A year later, he and Larry Baskir co-wrote "Chance and Circumstance" (1978), a book about the Vietnam-era draft. Their second book, "Reconciliation After Vietnam" (1987), was said to have influenced President Jimmy Carter to issue a blanket pardon to draft resisters.

Mr. Strauss worked at the Department of Energy from 1977 to 1979 and then was offered the position of general counsel of the Selective Service System. Political objections derailed the offer: Someone pointed out that in the preface to "Chance and Circumstance," he had admitted helping a classmate eat enough to be too heavy for the draft.

The day Mr. Strauss heard about his rejection, he learned of an opening as a committee staffer with Percy. When Republicans took control of the Senate a year later, in 1980, Mr. Strauss became chief counsel and staff director of the Subcommittee on Energy, Nuclear Proliferation and Government Processes.

He had grown up listening to political satirists Tom Lehrer and Stan Freberg and had written a few political poems in college, but making a living with Capitol Steps was, in Mr. Strauss's words, "a big entrepreneurial leap."

He would never lack for material, however -- from Sen. Gary Hart and "Monkey Business" to Vice President Dick Cheney ("The Angina Monologues"). In the late 1980s, he perfected his backwards talk routine, "Lirty Dies," just in time for President Bill Clinton ("Clinton's Libido Loco") and Monica Lewinsky ("My Mama Told Me: You'd Better Sleep Around").

Made up mostly of Republicans, with a few Democrats and independents -- "to spread the blame a bit," Newport said -- the troupe, at Mr. Strauss's insistence, has always tried to be equal-opportunity satirists. "Generally people wanted to be in the show," he said, even when they were the ones being spoofed.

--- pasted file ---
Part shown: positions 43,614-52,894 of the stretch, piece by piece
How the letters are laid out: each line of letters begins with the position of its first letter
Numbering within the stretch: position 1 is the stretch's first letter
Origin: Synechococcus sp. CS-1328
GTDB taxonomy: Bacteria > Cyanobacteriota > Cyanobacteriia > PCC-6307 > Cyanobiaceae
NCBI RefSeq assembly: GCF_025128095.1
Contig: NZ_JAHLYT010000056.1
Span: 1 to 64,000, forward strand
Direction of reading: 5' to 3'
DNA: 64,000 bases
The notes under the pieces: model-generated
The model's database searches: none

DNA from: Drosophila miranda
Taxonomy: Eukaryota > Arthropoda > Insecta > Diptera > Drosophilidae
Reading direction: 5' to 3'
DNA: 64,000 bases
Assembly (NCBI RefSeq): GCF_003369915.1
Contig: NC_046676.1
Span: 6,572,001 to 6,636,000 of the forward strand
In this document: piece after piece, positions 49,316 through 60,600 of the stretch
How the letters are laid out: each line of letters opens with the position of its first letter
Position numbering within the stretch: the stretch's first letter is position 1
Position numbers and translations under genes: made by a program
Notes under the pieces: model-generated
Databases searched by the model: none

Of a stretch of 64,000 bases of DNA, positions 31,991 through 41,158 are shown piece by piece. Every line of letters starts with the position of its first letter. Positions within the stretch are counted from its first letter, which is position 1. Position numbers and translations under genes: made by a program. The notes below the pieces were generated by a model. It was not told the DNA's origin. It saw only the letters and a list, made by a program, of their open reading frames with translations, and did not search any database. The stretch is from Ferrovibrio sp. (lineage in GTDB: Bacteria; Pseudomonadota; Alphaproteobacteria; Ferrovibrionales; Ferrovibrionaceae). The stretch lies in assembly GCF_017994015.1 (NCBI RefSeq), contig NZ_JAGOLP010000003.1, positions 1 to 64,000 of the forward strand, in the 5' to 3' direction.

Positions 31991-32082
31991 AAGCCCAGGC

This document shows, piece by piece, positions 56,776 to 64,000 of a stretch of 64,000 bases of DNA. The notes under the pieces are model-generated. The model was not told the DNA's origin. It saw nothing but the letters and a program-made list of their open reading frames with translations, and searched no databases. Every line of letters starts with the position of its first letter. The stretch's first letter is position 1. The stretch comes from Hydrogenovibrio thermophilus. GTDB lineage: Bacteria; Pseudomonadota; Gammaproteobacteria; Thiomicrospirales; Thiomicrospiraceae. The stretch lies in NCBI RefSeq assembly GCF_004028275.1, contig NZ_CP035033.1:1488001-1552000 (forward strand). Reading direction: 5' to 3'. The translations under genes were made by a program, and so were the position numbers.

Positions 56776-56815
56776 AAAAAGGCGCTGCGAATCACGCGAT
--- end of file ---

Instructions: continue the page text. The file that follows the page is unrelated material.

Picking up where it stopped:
As Capitol Steps was taking up more of his time, Mr. Strauss was exploring American history through the cycle of generations. With co-author Neil Howe, he wrote "Generations" (1991), "13th Gen" (1993), "The Fourth Turning: An American Prophecy" (1998), "Millennials Rising" (1999), "Millennials Go to College" (2003) and "Millennials and the Pop Culture" (2005).

In 1999, Mr. Strauss received a diagnosis of an aggressive strain of pancreatic cancer. The diagnosis prompted him to form the high school Critics and Awards Program, known as Cappies. "I decided this would be my calling, performing less and concentrating on starting this program," he said.

Cappies arranges for high school students to attend and review each other's shows, with top reviews published in local newspapers. Sixty Washington-area schools are involved with the program, as well as 17 additional schools in the United States and Canada. Top Cappies winners perform shows at the Kennedy Center, and student creative teams, under Mr. Strauss's oversight, have written two musicals. The most recent, "Senioritis," has been made into a movie that is to be released in March.

"He had so many different projects in the air," said Judy Bowns, his Cappies colleague for nine years, "and the amazing thing is that they were completed with a standard of excellence that was mind-boggling."

Survivors include his wife of 34 years, Janie Strauss of McLean; four children, Melanie Yee and Rebecca Strauss of McLean, Victoria Hays of Fairfax County and Eric Strauss of Reston; and one granddaughter.